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KENCHREAI QUARRIES SURVEY
Cartographie Impression Impression
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Informations générales
Numéro de notice 4887
Année de l'opération 2014
Date de modification 2015-06-29
Nature de l'opération Étude
Institution(s) British School at Athens
Fiche(s) associée(s) 2013 - 2014 - 2015 - 2016
Notice
Kenchreai Quarries Survey. C. Hayward (Edinburgh/BSA) reports on continuing study of the large ploughed field in Complex A (Fig. 1) and the ‘inscribed quarries’ in Complex B to date and characterise activity in broad terms of settlement, supply, or production, and to assess the scale on which provision was made for different forms of activity (and from what sources of supply).
The ‘ploughed field’ yielded ca.40% of all the pottery collected in the 2013 survey (over 11,000 sherds and 1,600 tile fragments). (Figs. 2, 3, 4) The densest concentrations lie at the western end and are unlikely to have been transported, on grounds both of topography and sherd condition. The vast majority of sherds are Roman. Fewer than 10 prehistoric sherds (Early Helladic where datable) were scattered in the western part of the field. Archaic-Hellenistic were more common, with three concentrations observed: Archaic vessels were mostly small open shapes while Classical included cups, bowls, a fish plate and a possible dinos, in a mixture of Corinthian and imported (mostly Attic) fabrics, plus several Corinthian A and A' amphorae.  Hellenistic pottery shows two chronological peaks which differ in character. The earlier, fourth-century material is finer: it includes cups, Argive kraters, and blisterware vessels, plus sherds in the coarse variety of Corinthian A fabric which may represent the transport or storage vessels of the period. The later, first-century BC peak is marked by the presence of Aegean (northern Aegean, Koan and Rhodian), and Italian (Greco-Italian, Lamboglia 2 and Campanian Dressel 2-4) transport amphorae, and Eastern Sigillata A. Few Hellenistic cooking vessels or jugs were identified.
The Early Imperial period is relatively lightly represented, with Aegean and Italian amphorae, cooking vessels, Italian sigillata (and regional imitations), plus Broneer Type XXVI lamps. The volume of material increased thereafter, featuring thin-walled cups and juglets most often in a variation on local cooking fabric, Middle Roman amphorae (notably an early form of Late Roman Amphora 3, Niederbieber 77 and various North African types) cooking pots and Broneer Type XXVIII lamps. The best represented period spans the fifth to seventh centuries AD, with large quantities of sherds across the entire area. Although much has been made of a possible Late Roman ‘population explosion’ identified in survey data, the finds in the ‘ploughed field’ do not necessarily indicate this. A highly repetitive surface assemblage consisted of storage/transport vessels (LRA 2 and 3), drinking/serving bowls and plates (ARS Hayes Forms 99, 104, and 105; PRS Hayes’ Forms 3 and 10), large cooking pots (especially sixth- to seventh-century types) and lamps of types (as Broneer XXXI) which were common (and presumably inexpensive) throughout the Eastern Mediterranean at this time. One or more of these was present in almost all collection units, while other ceramic types, such as deep basins/bins, jugs, and loom-weights, are strikingly absent. Close analysis of the distribution and co-occurrence of functional types, and the possibility of characterizing activity and identifying spatial variation, is a target for research. Despite a marked decline in activity after the seventh century, several ninth- to tenth- century basins and thirteenth- to fifteenth-century cooking pots come from one area in the east of the field. Scattered Ottoman and early modern finewares were also found.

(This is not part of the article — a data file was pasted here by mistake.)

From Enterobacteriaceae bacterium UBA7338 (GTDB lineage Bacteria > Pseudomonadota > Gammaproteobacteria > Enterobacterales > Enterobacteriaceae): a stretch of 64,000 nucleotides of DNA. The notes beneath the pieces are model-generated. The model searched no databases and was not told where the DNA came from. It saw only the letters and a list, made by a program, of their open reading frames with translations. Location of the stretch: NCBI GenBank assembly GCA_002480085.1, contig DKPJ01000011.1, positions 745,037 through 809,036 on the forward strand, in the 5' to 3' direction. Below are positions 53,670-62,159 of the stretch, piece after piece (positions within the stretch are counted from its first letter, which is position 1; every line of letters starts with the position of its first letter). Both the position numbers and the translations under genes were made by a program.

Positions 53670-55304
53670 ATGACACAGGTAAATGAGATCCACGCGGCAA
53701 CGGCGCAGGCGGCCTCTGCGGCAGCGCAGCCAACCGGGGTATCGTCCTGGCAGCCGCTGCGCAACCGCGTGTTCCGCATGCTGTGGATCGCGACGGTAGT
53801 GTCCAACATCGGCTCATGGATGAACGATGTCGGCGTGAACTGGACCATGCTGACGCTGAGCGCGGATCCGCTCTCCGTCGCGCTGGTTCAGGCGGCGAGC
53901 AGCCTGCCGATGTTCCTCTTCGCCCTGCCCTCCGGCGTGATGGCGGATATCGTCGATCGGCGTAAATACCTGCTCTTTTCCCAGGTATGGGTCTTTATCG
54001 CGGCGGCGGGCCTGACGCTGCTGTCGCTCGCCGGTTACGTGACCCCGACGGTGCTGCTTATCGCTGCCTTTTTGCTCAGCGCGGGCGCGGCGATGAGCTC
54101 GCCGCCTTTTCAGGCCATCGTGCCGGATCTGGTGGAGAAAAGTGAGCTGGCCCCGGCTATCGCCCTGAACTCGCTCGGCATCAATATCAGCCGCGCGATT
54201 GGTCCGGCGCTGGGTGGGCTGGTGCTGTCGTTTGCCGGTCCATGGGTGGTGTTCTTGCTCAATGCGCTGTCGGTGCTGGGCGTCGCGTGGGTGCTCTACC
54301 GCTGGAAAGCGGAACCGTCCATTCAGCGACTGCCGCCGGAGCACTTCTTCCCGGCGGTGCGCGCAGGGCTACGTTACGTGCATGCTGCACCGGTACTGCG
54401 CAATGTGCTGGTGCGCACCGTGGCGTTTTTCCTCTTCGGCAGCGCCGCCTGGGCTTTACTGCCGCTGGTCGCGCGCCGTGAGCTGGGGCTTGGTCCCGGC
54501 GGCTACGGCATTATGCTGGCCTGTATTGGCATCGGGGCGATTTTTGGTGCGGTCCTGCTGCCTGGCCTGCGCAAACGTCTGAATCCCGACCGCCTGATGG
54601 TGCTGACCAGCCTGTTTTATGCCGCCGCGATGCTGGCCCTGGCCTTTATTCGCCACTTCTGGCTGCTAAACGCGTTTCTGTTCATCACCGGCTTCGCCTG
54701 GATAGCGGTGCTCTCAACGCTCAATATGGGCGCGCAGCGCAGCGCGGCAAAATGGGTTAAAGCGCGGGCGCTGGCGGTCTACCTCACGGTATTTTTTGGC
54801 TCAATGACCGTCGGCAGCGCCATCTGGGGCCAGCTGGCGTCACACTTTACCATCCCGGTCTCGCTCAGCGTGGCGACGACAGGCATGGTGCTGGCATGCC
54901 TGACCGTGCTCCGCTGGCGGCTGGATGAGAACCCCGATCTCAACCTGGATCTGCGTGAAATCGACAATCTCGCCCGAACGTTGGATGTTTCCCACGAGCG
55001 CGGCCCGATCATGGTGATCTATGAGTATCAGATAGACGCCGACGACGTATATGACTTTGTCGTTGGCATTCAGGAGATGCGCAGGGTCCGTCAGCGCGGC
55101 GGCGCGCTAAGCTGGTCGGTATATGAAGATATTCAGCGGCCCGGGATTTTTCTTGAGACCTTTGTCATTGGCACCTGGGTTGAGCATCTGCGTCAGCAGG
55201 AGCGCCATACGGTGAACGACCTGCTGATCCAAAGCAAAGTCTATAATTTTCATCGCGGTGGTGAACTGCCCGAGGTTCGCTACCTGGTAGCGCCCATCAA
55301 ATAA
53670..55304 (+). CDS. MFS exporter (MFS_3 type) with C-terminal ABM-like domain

Almost all of the glass found in 2013 came from the ‘ploughed field’; with a high proportion of Middle to Late Roman wineglass bases and rims. Stone objects (especially those in rock types not represented within the local geology) include thin slabs of blue-grey slate (perhaps roofing or other architectural material) and pieces of marble flooring (two of which were found close to two limestone tesserae).  Igneous rocks probably used for grinding tools were found in two areas, one with fragments of basalt and dolerite and the other with andesite. Small grinding/polishing tools were found with each. Chipped stone finds were, however, confined to two mesial fragments of a retouched flint flake.